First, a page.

Daily Groundwork for a Stronger Squat

Once I stopped trying to force myself into a position from a book, I found my perfect squat.

Mobility is like going to the dentist. No one likes it, but dental health is essential for your wellbeing, as is making sure your hips, shoulders, or ankles have the appropriate range of motion for safe movement. The easiest way for a coach to elicit groans of protest is to direct a class to grab an ab mat and find a place on the wall for the couch stretch.

I am no mobility expert. In fact, at my CrossFit L1 certification years ago, I was the victim called out in front of the group for having an immature squat. I was warned that my poor position would take years to fix. They were right.

I’ve spent the past five years chasing a perfect squat. I have worked through every hip and ankle drill in the Supple Leopard. I’ve banded up, flossed, and smashed. Progress has been frustratingly slow at times, admittedly because I hate banded distractions, flossing, and smashing.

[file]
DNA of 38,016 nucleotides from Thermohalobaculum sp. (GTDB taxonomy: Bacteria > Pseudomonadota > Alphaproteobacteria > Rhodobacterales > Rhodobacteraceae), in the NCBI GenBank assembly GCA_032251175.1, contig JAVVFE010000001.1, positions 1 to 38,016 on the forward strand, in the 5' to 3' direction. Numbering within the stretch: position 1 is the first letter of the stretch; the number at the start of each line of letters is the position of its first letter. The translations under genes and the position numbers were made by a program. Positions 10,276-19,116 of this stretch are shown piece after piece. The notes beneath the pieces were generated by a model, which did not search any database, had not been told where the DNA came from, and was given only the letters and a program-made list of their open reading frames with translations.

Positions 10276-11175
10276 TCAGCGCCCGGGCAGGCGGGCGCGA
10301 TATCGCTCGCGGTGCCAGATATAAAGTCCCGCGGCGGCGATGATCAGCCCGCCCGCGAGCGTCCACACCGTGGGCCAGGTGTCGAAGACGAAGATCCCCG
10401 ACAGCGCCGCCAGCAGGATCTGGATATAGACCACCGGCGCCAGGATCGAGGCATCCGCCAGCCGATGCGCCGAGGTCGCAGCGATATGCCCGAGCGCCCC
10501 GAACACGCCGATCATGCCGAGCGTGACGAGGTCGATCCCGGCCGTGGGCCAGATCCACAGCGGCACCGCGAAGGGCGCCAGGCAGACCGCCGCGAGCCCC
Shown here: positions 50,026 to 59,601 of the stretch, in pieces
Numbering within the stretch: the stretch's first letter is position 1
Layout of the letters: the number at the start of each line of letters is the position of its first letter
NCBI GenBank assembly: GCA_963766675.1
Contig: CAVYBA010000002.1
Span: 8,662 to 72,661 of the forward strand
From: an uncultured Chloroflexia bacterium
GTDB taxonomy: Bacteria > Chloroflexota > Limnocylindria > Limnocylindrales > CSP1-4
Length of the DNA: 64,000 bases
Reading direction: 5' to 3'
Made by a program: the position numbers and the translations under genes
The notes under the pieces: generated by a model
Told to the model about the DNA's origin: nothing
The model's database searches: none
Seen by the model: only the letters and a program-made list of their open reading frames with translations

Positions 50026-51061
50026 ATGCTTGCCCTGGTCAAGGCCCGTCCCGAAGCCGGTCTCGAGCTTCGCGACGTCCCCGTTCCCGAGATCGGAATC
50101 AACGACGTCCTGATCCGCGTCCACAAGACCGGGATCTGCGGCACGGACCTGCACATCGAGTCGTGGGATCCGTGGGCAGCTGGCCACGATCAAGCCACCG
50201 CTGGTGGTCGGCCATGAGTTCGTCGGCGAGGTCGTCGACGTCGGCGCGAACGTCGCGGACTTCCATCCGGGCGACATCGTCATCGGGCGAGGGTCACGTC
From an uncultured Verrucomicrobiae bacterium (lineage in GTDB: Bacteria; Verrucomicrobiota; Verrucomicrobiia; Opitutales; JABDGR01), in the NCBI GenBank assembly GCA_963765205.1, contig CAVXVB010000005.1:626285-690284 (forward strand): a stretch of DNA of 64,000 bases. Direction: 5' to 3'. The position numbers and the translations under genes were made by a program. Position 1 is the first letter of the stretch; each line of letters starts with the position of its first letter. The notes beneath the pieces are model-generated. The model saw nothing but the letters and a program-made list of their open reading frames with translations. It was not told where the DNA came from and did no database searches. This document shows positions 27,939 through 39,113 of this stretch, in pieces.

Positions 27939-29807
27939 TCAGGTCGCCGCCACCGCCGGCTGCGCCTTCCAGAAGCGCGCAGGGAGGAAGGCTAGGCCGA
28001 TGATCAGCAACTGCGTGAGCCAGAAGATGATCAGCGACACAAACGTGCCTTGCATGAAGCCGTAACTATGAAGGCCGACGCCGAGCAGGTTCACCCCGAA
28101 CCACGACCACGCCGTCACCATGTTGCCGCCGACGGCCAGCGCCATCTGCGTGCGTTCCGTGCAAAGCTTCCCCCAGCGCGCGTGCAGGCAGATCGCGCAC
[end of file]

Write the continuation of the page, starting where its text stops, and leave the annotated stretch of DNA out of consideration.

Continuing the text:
I know what you’re thinking. If I’m not doing what the experts tell me to do, then I can’t complain about my sub-par position. Well, yes and no. All of these mobility techniques work to free up restrictions, and I’ll suffer through them because smarter people than me say I should. But lately I’ve started to wonder, do I have to suffer to feel successful? There has to be a better way to reclaim and own the space in my body by doing something that makes me feel good.

The impetus for this shift came from integrating MovNat groundwork drills into my daily routine. Notice that I didn’t say daily “training.” With twin toddlers and multiple jobs, formal training isn’t a priority in my life right now, but feeling healthy is. Every day I’ll spend five minutes exploring different lower-body positions and joint configurations in my living room before my family wakes up, and I’ll do the same a few more times during the day.

These movement snacks make me feel like I’m taking care of myself, not like I’m trying to fix a part of my structure that’s wrong. And nothing has done more to improve my squat position.

If you enjoy banded distractions, flossing, and smashing, get after it. But if you don’t, that’s cool, too. Groundwork doesn’t have to replace your current routine, but it is a worthwhile addition to get more movement into your life. You might even notice that after a few weeks, your traditional mobility work is more effective.

Once I stopped trying to force myself into a position from a book, I found my perfect squat.